Fifty years ago singer Bob Dylan was heckled as a ‘Judas’ at a concert in Manchester for changing his style from acoustic folk to a band led by electric guitars.
Some Dylan purists have never forgiven, but the singer has carried on performing to jeers and cheers, depending if the crowd are fans of his folk or electric blues.
Die-hard fans may not have liked his change of direction, but Dylan realised he needed to reinvent his act if he was to survive in the music business.
And that’s what it really is – a business. The business is selling records and tickets.
The sad fact is however good a musician may prove as a writer and performer, if they fail to adapt to changing trends, they become part of the great unknown band who never knew success.
Queen of pop
Look back over the decades and the survivors, the greats, the legends are chameleon performers who changed their style, looks and music with the times.
As Dylan prophesised, the times they are a changin’.
The Byrds had a hit with Dylan’s Mr Tambourine Man before his first hit, Like A Rolling Stone hit the charts.
Many of the best paid and most well-known performers are masters at changing horses in midstream.
David Bowie experimented with pop, rock and R&B. He went missing for a decade before he turned back to pop with the album Let’s Dance.
Madonna is the queen of pop, rock and dance.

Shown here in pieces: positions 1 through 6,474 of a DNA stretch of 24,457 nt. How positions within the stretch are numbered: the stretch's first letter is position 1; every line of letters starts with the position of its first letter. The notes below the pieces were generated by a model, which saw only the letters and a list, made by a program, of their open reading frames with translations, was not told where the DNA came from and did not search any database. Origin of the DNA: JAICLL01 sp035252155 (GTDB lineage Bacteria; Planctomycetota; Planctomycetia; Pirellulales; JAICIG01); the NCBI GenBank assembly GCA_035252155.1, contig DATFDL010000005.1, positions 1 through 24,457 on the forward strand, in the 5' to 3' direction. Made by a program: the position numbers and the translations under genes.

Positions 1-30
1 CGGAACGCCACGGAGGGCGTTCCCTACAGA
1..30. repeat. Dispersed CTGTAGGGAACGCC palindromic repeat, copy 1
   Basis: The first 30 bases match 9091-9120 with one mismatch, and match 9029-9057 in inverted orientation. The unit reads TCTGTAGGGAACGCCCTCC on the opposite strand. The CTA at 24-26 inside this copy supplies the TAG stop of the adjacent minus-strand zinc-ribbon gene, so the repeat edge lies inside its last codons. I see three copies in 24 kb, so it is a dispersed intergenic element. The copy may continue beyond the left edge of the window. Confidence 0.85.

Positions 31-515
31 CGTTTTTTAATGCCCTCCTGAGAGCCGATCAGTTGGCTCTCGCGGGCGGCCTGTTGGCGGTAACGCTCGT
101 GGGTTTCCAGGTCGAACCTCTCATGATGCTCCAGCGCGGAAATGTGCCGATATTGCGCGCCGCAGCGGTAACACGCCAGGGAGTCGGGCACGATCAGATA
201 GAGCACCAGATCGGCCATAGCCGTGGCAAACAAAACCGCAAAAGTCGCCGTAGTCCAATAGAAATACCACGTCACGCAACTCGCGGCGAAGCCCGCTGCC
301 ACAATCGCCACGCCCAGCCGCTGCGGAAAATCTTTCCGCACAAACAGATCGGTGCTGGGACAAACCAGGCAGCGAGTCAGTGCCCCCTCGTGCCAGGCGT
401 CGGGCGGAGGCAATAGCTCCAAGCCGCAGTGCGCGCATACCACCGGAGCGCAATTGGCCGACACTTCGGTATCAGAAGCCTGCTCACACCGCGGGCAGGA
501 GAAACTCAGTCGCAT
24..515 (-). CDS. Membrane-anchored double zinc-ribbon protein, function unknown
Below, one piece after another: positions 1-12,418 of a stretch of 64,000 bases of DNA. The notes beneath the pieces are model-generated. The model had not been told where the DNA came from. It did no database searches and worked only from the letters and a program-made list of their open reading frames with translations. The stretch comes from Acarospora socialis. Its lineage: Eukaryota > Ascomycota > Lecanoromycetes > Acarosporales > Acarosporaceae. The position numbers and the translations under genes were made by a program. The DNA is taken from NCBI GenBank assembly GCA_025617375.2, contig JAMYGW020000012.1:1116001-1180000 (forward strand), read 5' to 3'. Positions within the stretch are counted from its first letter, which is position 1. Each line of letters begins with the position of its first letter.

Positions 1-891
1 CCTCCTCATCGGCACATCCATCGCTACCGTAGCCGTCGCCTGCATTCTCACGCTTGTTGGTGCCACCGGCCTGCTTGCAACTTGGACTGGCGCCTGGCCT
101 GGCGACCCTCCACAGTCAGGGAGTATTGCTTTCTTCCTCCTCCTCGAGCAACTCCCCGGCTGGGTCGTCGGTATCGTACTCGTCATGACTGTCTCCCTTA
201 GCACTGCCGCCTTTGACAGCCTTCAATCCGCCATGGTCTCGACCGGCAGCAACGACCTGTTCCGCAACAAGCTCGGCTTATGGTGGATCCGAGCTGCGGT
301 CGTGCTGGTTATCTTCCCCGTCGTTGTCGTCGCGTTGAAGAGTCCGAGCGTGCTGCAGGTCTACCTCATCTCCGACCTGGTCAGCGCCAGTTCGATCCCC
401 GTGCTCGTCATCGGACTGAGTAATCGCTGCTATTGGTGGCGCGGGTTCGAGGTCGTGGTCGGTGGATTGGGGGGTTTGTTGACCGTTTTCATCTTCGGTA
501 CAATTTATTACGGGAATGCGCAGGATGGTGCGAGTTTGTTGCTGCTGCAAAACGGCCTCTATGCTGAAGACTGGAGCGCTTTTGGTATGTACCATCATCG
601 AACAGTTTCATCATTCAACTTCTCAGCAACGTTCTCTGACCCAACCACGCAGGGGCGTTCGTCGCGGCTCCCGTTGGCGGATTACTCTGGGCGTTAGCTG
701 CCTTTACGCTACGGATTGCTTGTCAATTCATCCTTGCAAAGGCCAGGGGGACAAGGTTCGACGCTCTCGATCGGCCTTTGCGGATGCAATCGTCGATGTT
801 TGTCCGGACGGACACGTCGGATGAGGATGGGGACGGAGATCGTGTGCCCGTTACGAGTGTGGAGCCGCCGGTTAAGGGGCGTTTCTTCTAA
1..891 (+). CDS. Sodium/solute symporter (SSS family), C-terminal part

Tough to make money
Coldplay have moved from piano-led ballads to the electric beat of the dancehalls. Their album sales have fallen since they first burst on to the scene, but doggedly remain above their rivals.
And many have quit music or disappeared into self-imposed oblivion because they failed to adapt – acts like Keane, Travis and Dido who all had impact with a great first album but failed with the difficult second.
Doubt the trend? Coldplay played the Superbowl, one of the biggest TV events in the world. Their rivals probably couldn’t buy a ticket to the show.
Other big sellers like U2 and American songstress Taylor Swift have album sales in the millions because they embraced and accepted change and professional development. Platinum album sales followed.
It’s tough to make money as a musician, and like all other businesses, success comes down to the survival of the fittest.